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An upside-down view of South Africa

Zip-lining in South Africa’s Karkloof nature reserve offers stunning views of forest and farmland as well as excitement

The ziplining platforms are built high amidst the trees to give you an upside-down view of the forested world

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I am hurtling over a lush canopy of trees at nearly 65km an hour, the adrenaline junkie in me squealing in joy. The wind is whistling in my ears, the forest floor is not visible and green branches rush by at what seems like incredible speed. It is exhilarating, breathtaking, but also heart-stopping.

I am gliding along a 200m zip-line in a forest near Durban in South Africa’s KwaZulu-Natal midlands. Doing high-fives with my fellow travellers at the end, I feel like a proud explorer who has peeked into the forest from an unusual vantage point—its roof.

It all began after a gorgeous two-hour drive (123km) from Durban through lush green country this May. The nearly two-decade-old Karkloof Canopy Tour promises a zip-line experience different from the regular one. The platforms are built high amidst the trees to give you an upside-down view of the forested world.

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After a short film that briefs us near the entry point (tickets cost 695 rand, or around 3,440 now, for adults), and sign an indemnity form, we don our harnesses and helmets.

My excitement builds. A scenic, 10-minute drive uphill through the Karkloof valley is followed by a five-minute walk in the forest. “You are on your way to the Rabbit Hole,” reads the sign as I begin my walk. I wonder if I, like Alice, can get lost in the wonderland of this magical woodland.

The first platform is a practice run, just 40m long, at a height of 1,250m above sea level (35m above the forest floor). It’s named “Rabbit Hole” because that is where the adventure starts. “Do not push the hand at the back because that will act as your brake and slow you down,” says Robert, our instructor and guide.

Then it’s time for the real deal. I follow instructions and am off, whoosh! Over the next two hours, we cross this forest on 10 zip-lines, swinging from one platform to another, harnessing ourselves on steel cables, making our way down to the base at 1,100m.

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As I zip across dense green trees, I spot rolling farmlands and meadows at a distance. I forget the instructions and press my left hand on the steel cable. It slows me down. I get stuck towards the end and in a desperate attempt to reach the safe haven of the platform, I start moving like a monkey along the cable. It hurts.

The nearly two-decade-old Karkloof Canopy Tour promises a zip-line experience different from the regular one
The nearly two-decade-old Karkloof Canopy Tour promises a zip-line experience different from the regular one

“Come on, you can do this—you are getting a good upper-body workout,” shouts Robert, who is waiting for me at the next platform. I want someone to come and get me, but that cannot happen. Somehow, I gather the strength to reach the platform. As I look down, I realise I was hanging above a deep forest canopy—my Jungle Book holiday dreams are coming true, even though my arms hurt.

After finishing the first zip-line, I feel much more confident, and as I glide down the second one quite smoothly, I begin to enjoy the scenery. We learn about the birds—the Narina trogon, Knysna turaco and Crowned eagle are special to this area. The biggest and most beautiful butterfly resident is the Citrus swallowtail, but we are not lucky enough to spot it.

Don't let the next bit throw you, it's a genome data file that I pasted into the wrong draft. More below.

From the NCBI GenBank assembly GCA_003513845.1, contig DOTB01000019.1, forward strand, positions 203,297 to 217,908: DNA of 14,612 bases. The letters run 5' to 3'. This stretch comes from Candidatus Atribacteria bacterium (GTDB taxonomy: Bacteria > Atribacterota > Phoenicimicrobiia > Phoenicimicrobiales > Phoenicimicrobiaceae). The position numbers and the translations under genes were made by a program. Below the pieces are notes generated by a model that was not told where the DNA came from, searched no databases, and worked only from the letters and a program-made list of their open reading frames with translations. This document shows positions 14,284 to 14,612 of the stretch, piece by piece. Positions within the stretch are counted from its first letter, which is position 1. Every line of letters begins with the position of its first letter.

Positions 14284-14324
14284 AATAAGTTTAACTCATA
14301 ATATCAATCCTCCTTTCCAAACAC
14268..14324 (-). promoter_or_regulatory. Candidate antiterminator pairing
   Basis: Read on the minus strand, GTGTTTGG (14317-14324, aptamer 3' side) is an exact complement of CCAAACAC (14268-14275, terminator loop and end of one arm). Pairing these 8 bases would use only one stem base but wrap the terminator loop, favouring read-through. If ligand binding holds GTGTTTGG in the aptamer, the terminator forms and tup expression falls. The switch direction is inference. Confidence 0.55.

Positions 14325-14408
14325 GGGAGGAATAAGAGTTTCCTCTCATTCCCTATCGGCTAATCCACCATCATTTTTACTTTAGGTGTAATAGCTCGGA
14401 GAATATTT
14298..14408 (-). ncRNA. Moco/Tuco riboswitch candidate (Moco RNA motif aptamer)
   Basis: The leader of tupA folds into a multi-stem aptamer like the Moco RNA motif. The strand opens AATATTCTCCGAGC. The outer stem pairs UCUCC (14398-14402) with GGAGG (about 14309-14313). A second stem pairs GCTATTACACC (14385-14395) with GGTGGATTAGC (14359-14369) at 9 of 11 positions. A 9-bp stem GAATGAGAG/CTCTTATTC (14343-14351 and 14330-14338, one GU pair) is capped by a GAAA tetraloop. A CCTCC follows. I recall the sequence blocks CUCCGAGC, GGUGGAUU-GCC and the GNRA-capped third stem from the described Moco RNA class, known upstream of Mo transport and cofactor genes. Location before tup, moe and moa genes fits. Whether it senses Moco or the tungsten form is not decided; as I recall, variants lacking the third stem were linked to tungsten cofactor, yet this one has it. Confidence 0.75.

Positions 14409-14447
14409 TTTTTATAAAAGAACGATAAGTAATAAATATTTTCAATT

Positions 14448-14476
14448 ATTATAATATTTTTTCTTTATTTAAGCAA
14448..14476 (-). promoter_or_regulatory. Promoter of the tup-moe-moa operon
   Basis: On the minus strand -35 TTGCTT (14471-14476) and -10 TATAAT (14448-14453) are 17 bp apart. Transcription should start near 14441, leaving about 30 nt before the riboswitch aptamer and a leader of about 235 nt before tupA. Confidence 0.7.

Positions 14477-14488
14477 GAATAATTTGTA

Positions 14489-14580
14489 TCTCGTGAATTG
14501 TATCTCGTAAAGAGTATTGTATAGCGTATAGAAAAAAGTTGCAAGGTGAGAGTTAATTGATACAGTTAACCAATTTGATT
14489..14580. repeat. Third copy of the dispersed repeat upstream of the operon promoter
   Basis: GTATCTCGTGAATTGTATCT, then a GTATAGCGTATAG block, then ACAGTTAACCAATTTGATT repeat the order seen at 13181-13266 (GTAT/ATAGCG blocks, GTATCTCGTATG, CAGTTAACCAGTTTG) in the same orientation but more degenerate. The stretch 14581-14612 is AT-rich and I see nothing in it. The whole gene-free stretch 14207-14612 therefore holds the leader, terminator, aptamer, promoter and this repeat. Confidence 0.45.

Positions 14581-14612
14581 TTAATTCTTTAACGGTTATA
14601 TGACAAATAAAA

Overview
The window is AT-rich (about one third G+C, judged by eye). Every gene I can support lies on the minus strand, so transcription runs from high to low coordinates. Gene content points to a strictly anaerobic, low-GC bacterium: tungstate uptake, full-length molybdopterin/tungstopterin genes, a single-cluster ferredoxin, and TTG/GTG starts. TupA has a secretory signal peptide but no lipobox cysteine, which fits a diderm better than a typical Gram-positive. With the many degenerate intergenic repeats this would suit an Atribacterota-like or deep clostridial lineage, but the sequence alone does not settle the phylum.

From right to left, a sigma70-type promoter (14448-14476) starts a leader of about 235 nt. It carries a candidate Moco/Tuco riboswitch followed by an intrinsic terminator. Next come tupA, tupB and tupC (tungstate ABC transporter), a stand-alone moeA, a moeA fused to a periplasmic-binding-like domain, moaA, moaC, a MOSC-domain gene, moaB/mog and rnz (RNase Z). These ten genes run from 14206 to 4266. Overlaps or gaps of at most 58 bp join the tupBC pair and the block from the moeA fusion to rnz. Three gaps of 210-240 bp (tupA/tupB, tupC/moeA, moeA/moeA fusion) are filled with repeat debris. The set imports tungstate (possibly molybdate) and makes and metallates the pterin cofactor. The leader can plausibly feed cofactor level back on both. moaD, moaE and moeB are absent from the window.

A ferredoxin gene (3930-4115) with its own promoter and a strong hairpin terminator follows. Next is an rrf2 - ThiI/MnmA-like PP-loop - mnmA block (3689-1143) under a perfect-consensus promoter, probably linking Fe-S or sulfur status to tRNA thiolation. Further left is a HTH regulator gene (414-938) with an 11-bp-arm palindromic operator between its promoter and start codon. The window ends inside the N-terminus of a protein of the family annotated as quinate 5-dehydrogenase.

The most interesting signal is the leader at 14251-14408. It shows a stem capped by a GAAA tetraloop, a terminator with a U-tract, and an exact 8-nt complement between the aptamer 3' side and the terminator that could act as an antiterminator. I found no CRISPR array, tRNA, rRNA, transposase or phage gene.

Starting from the top and zip-lining one’s way down to the base is not turning out to be as tough as I thought—it’s the perfect combination of speed and height. All the platforms are of different lengths, from 40-200m. Each has its own name—Waterfall, River, Runway, Encore, Squeeze—and story. Why Squeeze? Well, you need to squeeze past a tree to reach it.

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At one of the platforms, I drink fresh spring water from a cascading waterfall with the palm of my hands. I haven’t done this since childhood. There is greenery as far as the eye can see.

Robert tells me there are hundreds of different species in the Karkloof forest, which is located in the sprawling Karkloof nature reserve, a vast expanse of grasslands, wetlands and forests. The dominant species are the yellowwood, which is the national tree, and the white stinkwood. My eye catches some called Cussonia spicata, also known as cabbage trees because they look like a giant version of the vegetable.

I am there in the southern hemisphere’s winter season: Temperatures are hovering around 20 degrees Celsius, the perfect weather for these adventures. As I wait to get going again, I notice a branch in the middle of the zip-line and wonder how I will pass it. We are instructed to go slow and manage the speed with the hand at the back to manoeuvre around it gently.

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Halfway through, Robert takes out juice and biscuits from his bag. “Now it’s time for a break. So relax and enjoy the view,” he tells us. I close my eyes, and can smell and feel the depth of the forest. It feels both warm and cold.

They save the best for last—the longest zip-line, running for 200m. Everything rushes past in seconds. Before I know it, I am back at the base—feeling like I am on top of the world.



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Pallavi Pasricha is a travel and food writer.

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